Copies of the OSC Technical Assistance Letters are available here and here.

    Updated 02-12-2014 at 01:38 PM by BBuchanan

  3. OSC Settles with City over Citizenship Status Discrimination; by Bruce Buchanan

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    The Office of Special Counsel (OSC) for Immigration-Related Unfair Employment Practices, an agency within the Department of Justice, reached a settlement with the City of Waterloo, Iowa, on January 30, 2014, resolving allegations that the city violated the anti-discrimination provision of the Immigration and Nationality Act (INA).

    An investigation was initiated after a charge was filed by a work-authorized, lawful permanent resident (Charging Party) alleging that the City of Waterloo refused to consider him for a firefighter position because he was not a U.S. citizen. The investigation confirmed that the City of Waterloo improperly restricted firefighter positions to U.S. citizens despite the fact that no law, regulation, executive order or government contract authorized the city to legally restrict employment in such a manner under the INA.

    Under the settlement agreement, the City of Waterloo must provide the Charging Party with a new opportunity to apply for the firefighter position. If the results of the firefighter testing process show he would have been previously hired, the City must pay him back pay for the period of time he would have been hired in the absence of discrimination. If the test results show he would not have been hired at that time, but had a qualifying score, he must be placed in line to be hired at a later date if a firefighter position becomes available for which his score qualifies him. In addition, the city must pay $13,000 in civil penalties to the United States, make changes to its policies and practices to ensure unlawful citizenship requirements are not imposed, provide training to city officials, and be subject to monitoring by the department for one year.

    This settlement demonstrates the OSC is continuing the trend of 2013 in vigorously investigating charges of discrimination under the INA and assessing fines against employers that violate the INA.

    A copy of the settlement agreement is available here .

  4. Owners of Temp Agencies Arrested for Immigration Conspiracy; by Bruce Buchanan

    On January 30, 2014, federal agents arrested the owners of two employment agencies in Houston and charged them with recruiting and placing undocumented immigrants at restaurant jobs around the country, among other federal crimes. If convicted, each defendant faces up to 10 years just on the immigration conspiracy charge.

    The raids on Hong Li Job Agency and the Tai Shan Employment Agency were part of a wider undercover investigation by U.S. Immigration and Customs Enforcement (ICE) that led to the arrest of 30 other suspects including operators and managers connected with Chinese restaurants in Arkansas, Colorado, Kansas, Louisiana, Oklahoma, Maine, Texas and elsewhere who are believed to have knowingly employed and exploited undocumented workers.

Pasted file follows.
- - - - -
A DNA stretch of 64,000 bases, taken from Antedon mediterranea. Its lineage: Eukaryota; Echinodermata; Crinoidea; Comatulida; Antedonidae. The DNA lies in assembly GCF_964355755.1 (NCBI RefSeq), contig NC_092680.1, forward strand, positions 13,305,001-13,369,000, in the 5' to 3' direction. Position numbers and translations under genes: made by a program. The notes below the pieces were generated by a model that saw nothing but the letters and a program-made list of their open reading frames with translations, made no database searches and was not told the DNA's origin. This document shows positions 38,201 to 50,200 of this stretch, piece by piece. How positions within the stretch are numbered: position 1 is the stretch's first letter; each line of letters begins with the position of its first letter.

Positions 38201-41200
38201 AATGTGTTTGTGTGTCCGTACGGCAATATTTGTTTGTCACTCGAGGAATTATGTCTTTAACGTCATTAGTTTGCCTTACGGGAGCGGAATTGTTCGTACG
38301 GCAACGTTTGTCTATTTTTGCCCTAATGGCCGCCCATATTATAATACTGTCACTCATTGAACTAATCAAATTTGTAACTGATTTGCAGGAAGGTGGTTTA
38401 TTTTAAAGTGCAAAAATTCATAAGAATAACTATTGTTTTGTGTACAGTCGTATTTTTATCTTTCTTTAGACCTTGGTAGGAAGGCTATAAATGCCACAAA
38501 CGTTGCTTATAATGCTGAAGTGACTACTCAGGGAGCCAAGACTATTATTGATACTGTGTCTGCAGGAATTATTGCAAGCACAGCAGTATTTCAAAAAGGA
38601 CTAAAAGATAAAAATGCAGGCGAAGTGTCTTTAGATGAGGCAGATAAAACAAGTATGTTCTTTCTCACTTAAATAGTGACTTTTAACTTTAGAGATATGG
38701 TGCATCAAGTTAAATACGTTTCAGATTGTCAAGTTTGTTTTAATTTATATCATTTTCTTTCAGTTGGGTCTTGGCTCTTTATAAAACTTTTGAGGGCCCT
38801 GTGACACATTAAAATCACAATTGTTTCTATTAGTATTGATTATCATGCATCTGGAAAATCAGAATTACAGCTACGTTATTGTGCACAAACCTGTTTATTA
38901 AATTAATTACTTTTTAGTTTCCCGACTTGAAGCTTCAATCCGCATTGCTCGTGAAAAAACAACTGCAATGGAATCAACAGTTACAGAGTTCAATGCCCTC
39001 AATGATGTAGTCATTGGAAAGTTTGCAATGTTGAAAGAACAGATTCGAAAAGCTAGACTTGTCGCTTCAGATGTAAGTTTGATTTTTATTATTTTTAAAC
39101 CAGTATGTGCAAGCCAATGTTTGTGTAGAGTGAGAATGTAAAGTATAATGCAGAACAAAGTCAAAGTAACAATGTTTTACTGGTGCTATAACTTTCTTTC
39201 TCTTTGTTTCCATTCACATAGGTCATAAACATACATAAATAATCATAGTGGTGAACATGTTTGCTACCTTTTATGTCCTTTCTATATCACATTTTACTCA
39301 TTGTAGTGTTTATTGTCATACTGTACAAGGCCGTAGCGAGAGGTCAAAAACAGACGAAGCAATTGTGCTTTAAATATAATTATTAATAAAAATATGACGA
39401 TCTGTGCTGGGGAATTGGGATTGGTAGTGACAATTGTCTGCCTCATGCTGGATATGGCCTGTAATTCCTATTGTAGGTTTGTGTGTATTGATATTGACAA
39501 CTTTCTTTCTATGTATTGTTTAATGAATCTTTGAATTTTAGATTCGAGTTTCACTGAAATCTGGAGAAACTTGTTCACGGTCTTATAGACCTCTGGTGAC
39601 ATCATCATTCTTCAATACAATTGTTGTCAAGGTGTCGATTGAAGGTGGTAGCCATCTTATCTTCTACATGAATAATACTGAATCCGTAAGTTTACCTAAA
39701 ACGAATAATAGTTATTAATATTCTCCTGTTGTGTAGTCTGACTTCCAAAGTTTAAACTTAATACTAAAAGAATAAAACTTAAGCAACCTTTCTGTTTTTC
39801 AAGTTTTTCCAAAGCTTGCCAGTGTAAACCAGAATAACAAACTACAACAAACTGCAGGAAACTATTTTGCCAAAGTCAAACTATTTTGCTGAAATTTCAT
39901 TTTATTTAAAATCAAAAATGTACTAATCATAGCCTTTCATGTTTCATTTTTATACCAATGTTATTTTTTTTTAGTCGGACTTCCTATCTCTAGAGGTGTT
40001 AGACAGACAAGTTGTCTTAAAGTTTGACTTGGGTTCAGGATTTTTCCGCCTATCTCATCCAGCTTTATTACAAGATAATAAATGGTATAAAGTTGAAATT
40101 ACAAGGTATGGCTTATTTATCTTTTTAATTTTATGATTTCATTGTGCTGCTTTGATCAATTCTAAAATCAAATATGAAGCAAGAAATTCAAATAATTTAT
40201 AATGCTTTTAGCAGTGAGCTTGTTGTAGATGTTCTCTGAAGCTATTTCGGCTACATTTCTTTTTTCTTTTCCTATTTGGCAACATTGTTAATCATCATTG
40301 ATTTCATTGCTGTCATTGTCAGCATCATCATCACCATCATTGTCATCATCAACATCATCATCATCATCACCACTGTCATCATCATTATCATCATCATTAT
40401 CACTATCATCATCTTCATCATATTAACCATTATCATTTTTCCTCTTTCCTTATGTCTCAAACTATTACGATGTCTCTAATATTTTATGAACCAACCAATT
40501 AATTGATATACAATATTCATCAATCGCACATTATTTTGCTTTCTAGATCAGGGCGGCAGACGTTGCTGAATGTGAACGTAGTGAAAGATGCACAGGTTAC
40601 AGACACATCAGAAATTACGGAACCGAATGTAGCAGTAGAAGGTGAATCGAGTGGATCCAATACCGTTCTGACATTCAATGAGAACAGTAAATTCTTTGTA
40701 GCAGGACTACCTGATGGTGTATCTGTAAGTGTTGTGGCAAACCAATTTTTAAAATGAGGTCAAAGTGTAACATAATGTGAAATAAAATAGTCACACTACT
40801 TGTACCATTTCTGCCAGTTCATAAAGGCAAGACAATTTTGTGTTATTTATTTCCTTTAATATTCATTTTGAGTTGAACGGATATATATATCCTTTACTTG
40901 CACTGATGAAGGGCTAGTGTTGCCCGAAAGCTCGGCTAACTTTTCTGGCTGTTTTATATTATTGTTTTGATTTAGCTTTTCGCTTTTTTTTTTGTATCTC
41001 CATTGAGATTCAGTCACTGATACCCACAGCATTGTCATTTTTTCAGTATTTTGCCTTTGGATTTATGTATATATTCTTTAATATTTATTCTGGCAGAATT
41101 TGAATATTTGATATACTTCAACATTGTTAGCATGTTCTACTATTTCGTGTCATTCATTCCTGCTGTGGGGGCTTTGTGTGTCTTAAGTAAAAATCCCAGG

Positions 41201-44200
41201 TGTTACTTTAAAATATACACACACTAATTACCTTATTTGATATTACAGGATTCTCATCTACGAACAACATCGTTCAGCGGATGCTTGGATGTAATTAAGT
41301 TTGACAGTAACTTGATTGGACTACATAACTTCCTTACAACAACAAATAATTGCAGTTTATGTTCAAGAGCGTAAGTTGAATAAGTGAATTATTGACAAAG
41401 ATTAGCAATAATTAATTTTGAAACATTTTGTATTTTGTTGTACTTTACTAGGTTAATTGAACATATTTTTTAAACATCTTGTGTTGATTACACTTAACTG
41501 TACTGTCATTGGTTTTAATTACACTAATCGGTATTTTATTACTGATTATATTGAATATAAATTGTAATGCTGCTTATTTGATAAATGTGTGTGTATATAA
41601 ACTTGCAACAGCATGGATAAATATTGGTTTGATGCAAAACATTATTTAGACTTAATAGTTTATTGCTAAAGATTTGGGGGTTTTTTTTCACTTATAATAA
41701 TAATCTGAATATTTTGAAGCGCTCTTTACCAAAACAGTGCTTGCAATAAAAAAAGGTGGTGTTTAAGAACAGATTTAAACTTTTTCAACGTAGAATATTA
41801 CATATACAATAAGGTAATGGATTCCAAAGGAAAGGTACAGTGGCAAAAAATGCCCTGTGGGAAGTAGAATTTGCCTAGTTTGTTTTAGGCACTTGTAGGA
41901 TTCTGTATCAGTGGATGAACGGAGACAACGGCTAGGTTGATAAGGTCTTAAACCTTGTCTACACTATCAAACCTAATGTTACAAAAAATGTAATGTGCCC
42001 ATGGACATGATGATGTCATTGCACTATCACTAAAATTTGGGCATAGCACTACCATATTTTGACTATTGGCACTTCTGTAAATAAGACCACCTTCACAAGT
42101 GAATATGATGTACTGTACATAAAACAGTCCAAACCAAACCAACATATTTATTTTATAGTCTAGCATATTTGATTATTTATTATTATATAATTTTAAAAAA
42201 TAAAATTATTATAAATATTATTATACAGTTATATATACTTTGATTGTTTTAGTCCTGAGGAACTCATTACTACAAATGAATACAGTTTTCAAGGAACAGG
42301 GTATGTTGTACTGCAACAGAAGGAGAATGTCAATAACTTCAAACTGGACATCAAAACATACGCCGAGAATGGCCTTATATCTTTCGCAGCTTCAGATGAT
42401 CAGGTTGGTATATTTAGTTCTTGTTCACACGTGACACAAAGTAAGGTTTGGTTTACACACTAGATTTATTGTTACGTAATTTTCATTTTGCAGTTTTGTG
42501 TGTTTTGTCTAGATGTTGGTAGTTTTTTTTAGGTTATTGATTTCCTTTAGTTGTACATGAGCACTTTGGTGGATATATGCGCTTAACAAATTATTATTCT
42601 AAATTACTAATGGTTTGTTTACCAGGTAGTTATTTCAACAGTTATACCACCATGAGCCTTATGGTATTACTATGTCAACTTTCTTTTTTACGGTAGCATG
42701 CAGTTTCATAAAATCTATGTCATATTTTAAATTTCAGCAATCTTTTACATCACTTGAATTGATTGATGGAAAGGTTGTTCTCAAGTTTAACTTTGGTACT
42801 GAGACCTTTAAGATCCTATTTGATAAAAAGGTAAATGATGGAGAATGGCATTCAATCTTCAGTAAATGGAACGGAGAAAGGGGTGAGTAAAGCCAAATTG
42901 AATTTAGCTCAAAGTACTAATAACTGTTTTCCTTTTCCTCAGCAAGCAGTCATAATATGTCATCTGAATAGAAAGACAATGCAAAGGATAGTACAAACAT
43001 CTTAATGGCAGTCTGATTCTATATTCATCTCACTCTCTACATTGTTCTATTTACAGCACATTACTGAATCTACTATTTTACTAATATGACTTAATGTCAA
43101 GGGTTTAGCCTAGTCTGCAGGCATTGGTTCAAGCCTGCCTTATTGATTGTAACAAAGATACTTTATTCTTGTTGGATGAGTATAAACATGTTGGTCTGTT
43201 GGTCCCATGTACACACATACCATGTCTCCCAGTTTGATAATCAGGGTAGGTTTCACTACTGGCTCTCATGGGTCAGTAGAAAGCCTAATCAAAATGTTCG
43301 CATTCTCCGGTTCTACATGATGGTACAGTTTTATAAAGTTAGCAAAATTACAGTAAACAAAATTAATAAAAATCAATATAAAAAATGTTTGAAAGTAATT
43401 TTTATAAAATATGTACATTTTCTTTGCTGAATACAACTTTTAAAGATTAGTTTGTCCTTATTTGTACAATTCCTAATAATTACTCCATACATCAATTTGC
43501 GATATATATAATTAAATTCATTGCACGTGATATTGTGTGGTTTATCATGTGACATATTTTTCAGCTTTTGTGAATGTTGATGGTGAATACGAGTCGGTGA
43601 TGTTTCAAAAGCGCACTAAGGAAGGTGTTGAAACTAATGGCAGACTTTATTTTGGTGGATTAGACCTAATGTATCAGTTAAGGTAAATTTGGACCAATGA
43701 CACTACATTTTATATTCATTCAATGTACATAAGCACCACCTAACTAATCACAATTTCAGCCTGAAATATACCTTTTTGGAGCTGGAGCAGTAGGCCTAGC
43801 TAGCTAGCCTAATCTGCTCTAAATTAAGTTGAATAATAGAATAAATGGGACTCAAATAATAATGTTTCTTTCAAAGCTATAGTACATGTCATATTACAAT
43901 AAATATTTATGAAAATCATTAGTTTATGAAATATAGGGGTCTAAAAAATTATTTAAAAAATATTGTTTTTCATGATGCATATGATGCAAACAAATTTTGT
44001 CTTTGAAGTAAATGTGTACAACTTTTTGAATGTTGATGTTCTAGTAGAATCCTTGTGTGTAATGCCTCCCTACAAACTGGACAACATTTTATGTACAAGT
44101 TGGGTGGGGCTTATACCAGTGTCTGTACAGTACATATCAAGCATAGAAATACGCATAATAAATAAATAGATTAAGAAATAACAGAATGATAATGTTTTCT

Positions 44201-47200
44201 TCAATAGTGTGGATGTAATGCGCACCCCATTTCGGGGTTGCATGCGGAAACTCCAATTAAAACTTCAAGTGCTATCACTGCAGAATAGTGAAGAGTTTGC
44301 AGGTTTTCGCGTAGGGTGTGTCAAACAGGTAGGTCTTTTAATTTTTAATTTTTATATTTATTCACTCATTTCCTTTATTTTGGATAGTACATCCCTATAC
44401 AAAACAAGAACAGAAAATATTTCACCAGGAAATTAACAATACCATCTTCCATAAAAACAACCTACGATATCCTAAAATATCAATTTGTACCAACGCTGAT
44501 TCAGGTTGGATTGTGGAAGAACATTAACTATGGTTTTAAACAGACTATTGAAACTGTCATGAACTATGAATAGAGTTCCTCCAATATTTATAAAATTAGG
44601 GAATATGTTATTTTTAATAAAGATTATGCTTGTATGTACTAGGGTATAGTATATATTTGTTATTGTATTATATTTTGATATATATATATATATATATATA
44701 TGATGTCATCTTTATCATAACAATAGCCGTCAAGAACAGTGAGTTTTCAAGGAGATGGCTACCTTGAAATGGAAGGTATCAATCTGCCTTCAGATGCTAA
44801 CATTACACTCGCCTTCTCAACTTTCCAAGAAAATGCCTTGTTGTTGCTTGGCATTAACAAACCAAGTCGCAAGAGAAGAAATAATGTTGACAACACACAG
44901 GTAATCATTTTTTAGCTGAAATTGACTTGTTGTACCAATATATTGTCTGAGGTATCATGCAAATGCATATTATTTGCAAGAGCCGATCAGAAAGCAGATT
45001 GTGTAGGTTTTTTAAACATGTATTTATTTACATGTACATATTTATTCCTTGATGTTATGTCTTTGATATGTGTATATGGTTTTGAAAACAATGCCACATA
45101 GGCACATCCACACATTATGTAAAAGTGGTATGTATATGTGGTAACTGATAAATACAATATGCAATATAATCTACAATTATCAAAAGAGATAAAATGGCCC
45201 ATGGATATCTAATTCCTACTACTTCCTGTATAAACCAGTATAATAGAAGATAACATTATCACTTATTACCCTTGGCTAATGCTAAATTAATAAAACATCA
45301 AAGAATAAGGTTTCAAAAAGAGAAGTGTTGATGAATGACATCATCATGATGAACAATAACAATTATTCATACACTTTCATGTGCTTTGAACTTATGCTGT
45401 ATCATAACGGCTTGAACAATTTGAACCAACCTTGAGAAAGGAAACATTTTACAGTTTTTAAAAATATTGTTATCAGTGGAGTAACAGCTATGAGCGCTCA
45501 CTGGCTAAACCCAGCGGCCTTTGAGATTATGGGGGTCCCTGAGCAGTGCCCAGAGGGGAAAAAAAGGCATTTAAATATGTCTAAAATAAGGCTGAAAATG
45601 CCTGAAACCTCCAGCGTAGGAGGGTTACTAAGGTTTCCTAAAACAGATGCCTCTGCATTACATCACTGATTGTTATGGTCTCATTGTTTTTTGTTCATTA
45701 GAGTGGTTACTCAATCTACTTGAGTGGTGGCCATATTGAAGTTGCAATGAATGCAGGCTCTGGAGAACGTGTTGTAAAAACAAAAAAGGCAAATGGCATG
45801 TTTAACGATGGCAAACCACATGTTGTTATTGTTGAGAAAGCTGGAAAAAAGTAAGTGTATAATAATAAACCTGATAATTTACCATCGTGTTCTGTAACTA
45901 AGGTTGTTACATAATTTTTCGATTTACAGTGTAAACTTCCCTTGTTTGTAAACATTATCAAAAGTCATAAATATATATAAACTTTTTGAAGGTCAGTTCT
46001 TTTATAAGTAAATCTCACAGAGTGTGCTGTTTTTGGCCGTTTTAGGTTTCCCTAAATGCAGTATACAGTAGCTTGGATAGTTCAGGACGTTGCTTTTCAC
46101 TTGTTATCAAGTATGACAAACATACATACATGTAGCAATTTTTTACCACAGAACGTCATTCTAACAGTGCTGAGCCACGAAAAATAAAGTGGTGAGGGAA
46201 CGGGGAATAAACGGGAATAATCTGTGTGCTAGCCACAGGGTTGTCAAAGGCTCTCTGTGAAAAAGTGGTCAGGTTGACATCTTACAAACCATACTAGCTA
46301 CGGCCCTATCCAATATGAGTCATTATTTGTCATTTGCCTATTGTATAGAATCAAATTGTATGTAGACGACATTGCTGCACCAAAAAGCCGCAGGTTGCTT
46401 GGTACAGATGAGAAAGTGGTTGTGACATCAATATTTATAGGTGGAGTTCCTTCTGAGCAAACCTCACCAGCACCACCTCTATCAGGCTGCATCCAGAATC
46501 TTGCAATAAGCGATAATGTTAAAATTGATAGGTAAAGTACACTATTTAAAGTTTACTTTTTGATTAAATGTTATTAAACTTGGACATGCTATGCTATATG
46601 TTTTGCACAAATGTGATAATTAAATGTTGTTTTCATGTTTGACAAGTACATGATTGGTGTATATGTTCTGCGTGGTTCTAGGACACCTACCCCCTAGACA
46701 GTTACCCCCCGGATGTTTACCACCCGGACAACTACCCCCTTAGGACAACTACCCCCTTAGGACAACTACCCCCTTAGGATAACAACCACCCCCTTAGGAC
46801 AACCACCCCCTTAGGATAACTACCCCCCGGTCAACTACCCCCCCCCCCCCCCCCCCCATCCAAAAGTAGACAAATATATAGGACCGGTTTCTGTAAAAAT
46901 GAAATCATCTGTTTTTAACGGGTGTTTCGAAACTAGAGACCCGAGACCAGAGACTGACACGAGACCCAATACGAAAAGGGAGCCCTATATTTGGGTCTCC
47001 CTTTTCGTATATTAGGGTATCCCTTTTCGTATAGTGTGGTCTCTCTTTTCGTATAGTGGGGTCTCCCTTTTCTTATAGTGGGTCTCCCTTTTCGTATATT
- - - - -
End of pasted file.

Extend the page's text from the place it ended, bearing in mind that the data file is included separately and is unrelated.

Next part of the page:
Hiring of unauthorized workers is a violation of section 274A of the Immigration and Nationality Act (INA), which involves the failure of an employer to verify the employment eligibility of any person hired after November 6, 1986, by using the Form I-9.

    The workers, primarily from Mexico and Central America, were allegedly charged a fee of $300 to $480 for job placement which was deducted from their first month's pay. Once hired, they would work 12-hour shifts and 6 days per week at the restaurants, but were not paid overtime or allowed to keep their tips or gratuities. Workers were paid a set amount of $1,000 to $2,000 a month for putting in 72-hours of work per week. The restaurant operators paid less than the minimum wage, paid in cash to avoid employment taxes, and did not provide the workers with health insurance, vacation or sick time, ICE officials said.

    Copies of both indictments are available here and here .

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ID:	706 Restaurants specifically identified in the indictments are:

    China Cafe - Brownwood, TX;
    Asian City - Nacogdoches, TX;
    China Star - Bastrop, LA;
    Super Taste China Buffet - Port Allen, LA;
    New China Buffet and Grill - Abbeville, LA;
    Grand Buffet - Nederland, TX;
    King Buffet - Port Arthur, TX;
    Asian Garden - San Marcos, TX;
    Buffet City Asian Cuisine - Rockwall, TX;
    Weng's Buffet City Asian Cuisine - Rockwall, TX;
    Dragon Buffet and Sushi - Sanger, TX

    Updated 02-04-2014 at 05:38 PM by BBuchanan

  5. Over 500,000 Employers Now Using E-Verify; by Bruce Buchanan, Siskind Susser

    The USCIS recently announced more than 500,000 employers now use its E-Verify program. The free tool allows employers, small businesses and large corporations alike, to confirm their new employees’ eligibility to work. This is a sharp increase in usage since the program began in 1996. Originally, just 11,474 companies in fiscal year 1996 signed up for E-Verify. That number jumped ten-fold to 111,671 companies in FY 2012.

    Why the increase?

    In FY 2013, employers’ use of E-Verify increased by almost 500%. Much of the increase can be attributed to improved accuracy since, according to USCIS, 98.8% of work-authorized employees are confirmed instantly or within 24 hours, requiring no further employee or employer action. Additionally, many states have passed their own E-Verify laws and federal contractors and subcontractors are often required to use E-Verify. A useful map of state by state E-Verify requirements is available here .

    It would also be hard to ignore the continued enforcement efforts by Immigration and Customs Enforcement (ICE) whereby certain companies have agreed to use E-Verify, conduct self-audits, and submit to an ICE audit as part of settlement agreements for violations or in acts of voluntary compliance under the “IMAGE” program.

    An immigration lawyer’s perspective

    From an immigration lawyer’s perspective, the increased use of E-Verify means employers are relieved of some of the burden of determining whether an employee’s I-9 Form documentation is authentic. Additionally, E-Verify can act as a safe harbor for employers in many instances.

    Businesses wishing to learn more about E-Verify should read USCIS’s Employer Manual located here .